What is Sleep Apnea?
Obstructive sleep apnea is when the airway collapses (or partially collapses) during sleep, blocking (or limiting) the flow of air to the lungs.
The person tries to continue to breathe, but the harder they try, the tighter the airway closes.
Eventually the brain “wakes up” the person to a lighter level of sleep and the person will reposition their jaw and tongue to open the airway—usually with a gasp or snort.
The sleeper will then usually start the whole process over again. This can happen hundreds of times per night!
Stages of Sleep
Obviously, being suffocated many times per hour will result in a less than restful sleep. Sleep is broken into four main stages:
- Stage One —Transition Sleep: This should account for roughly 5% of total sleep time.
- Stage Two—Light Sleep: This should account for about 45% of total sleep time.
- Stage Three—Deep Sleep: This is when the body heals itself and performs many important reparative functions. Ideally, this should account for 25% of total sleep time. People who have a lack of deep sleep tend to be physically tired.
REM—Rapid Eye Movement (REM) Sleep: This is where most of your memorable dreaming comes from for the night. REM should also account for about 25% of your sleep time. People that have a lack of REM sleep tend to feel mentally tired and have a difficult time concentrating.
It is crucial that we get the necessary amount of deep sleep and REM sleep so that we can live happy, healthy lives. Contact our sleep apnea clinic today! (208) 376-3600.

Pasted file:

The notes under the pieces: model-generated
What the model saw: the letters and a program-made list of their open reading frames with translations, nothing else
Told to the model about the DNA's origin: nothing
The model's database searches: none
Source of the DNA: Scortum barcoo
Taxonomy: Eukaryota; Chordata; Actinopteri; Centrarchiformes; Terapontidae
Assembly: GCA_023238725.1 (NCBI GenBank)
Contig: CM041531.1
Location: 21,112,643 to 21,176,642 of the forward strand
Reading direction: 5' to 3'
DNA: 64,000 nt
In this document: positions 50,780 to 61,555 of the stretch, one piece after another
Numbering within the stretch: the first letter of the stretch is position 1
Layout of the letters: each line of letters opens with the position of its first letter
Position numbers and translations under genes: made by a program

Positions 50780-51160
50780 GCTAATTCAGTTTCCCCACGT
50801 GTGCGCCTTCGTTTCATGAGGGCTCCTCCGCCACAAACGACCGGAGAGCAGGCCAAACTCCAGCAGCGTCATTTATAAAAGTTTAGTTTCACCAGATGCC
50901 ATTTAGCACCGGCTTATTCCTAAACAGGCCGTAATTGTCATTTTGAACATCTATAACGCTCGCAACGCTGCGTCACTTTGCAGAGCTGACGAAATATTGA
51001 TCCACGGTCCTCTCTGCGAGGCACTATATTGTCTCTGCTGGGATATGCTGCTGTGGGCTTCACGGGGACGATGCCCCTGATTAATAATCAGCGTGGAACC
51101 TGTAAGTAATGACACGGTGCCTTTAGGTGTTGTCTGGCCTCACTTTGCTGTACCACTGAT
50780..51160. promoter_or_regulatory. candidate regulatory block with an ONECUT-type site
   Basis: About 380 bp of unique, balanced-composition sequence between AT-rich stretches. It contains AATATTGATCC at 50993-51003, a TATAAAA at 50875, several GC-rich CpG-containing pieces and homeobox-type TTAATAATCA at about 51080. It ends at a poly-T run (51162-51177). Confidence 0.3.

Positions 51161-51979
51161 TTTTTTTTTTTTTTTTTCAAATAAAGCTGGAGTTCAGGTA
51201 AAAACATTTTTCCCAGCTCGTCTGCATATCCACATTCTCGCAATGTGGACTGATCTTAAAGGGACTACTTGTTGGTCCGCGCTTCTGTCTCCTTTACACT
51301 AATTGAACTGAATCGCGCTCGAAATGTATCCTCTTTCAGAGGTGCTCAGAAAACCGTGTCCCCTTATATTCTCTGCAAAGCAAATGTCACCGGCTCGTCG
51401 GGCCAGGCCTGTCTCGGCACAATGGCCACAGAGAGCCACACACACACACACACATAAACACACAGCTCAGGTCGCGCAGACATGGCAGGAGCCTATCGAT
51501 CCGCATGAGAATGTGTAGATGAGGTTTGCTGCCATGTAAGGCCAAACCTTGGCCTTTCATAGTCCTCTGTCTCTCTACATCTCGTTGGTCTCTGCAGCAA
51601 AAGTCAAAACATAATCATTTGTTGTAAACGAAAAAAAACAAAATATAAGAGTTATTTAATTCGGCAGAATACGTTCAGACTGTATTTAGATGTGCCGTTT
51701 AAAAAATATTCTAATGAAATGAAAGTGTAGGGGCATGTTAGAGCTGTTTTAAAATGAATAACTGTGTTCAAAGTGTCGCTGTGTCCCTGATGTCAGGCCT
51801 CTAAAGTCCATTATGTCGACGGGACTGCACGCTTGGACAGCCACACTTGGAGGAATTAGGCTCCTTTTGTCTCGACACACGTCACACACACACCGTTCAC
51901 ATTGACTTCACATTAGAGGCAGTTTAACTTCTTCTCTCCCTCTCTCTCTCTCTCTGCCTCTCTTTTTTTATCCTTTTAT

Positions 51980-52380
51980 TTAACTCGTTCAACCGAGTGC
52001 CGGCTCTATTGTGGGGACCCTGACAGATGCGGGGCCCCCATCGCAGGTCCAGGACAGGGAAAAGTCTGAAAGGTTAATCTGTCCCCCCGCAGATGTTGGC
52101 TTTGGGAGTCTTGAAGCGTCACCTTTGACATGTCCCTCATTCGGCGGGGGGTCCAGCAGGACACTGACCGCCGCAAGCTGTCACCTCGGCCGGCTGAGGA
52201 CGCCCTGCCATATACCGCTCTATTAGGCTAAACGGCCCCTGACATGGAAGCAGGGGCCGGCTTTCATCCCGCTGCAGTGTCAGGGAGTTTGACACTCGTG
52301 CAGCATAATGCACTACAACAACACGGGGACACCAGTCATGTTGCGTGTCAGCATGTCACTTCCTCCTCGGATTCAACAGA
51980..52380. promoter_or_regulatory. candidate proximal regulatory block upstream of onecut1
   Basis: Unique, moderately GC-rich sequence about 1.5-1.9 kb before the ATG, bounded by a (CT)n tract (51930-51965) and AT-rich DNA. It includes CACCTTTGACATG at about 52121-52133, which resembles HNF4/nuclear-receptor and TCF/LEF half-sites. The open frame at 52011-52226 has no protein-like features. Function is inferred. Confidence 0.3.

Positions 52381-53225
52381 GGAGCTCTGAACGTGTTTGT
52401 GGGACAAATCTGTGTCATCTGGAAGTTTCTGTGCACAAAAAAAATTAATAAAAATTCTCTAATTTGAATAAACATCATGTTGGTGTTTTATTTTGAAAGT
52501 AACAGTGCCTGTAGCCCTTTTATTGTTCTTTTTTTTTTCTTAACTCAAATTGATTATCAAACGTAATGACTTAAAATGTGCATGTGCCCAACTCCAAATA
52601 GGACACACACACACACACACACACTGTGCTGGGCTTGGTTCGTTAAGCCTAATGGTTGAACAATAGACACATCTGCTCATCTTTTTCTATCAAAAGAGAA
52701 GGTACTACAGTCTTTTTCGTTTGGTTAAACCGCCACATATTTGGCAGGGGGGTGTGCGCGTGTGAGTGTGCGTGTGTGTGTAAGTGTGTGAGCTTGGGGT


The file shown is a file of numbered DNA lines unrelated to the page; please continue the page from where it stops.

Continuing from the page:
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Frequently Asked Questions
Linked Health Issues
Sleep Apnea is also considered a risk factor for several serious health problems, such as:
- High Blood Pressure
- Heart Attack
*Note that most insurance companies consider the treatment of snoring as a “cosmetic” issue, and therefore won’t cover the cost of treatment.
Affects Children Also
Sleep apnea also affects children. Usually this is due to the child having large tonsils that obstruct the airway; just like in adults, often snoring is a sign of an obstructed airway. Some of the problems common in children that have been linked to sleep apnea include:
- Attention Deficit Disorder (ADD)
- Mood disorders
- Bed wetting
- Problems learning
- Growth problems
To see if your child may be at risk, view the video of sleep apnea in children.
Affects Sleep Partner
Sleep apnea can also adversely affect the sleep of the bed partner of the person with sleep apnea. Please click the link to read a study done by the Mayo Clinic on the effect of sleep apnea and snoring on the bed partner.
How is Sleep Apnea Treated?
The quality of your sleep greatly affects your quality of life. The good news is that help is readily available from a sleep apnea clinic and usually doesn’t require medications. If you think you may have sleep apnea or you know someone who might, please ask us for a referral to a qualified sleep specialist in your area, or talk to your primary care doctor. Treating sleep apnea can add more life to your years and more years to your life.
Oral appliance therapy has become a widely used and accepted method of treating sleep disordered breathing. The gold standard therapy for obstructive sleep apnea (OSA) is continuous positive airway pressure (CPAP). Although CPAP is usually very effective in treating OSA, there are many patients who are not able to tolerate its use. If you have tried to use CPAP but have given up on using the therapy, an oral appliance may be for you. Contact CPC Idaho, your sleep apnea clinic, for a consultation.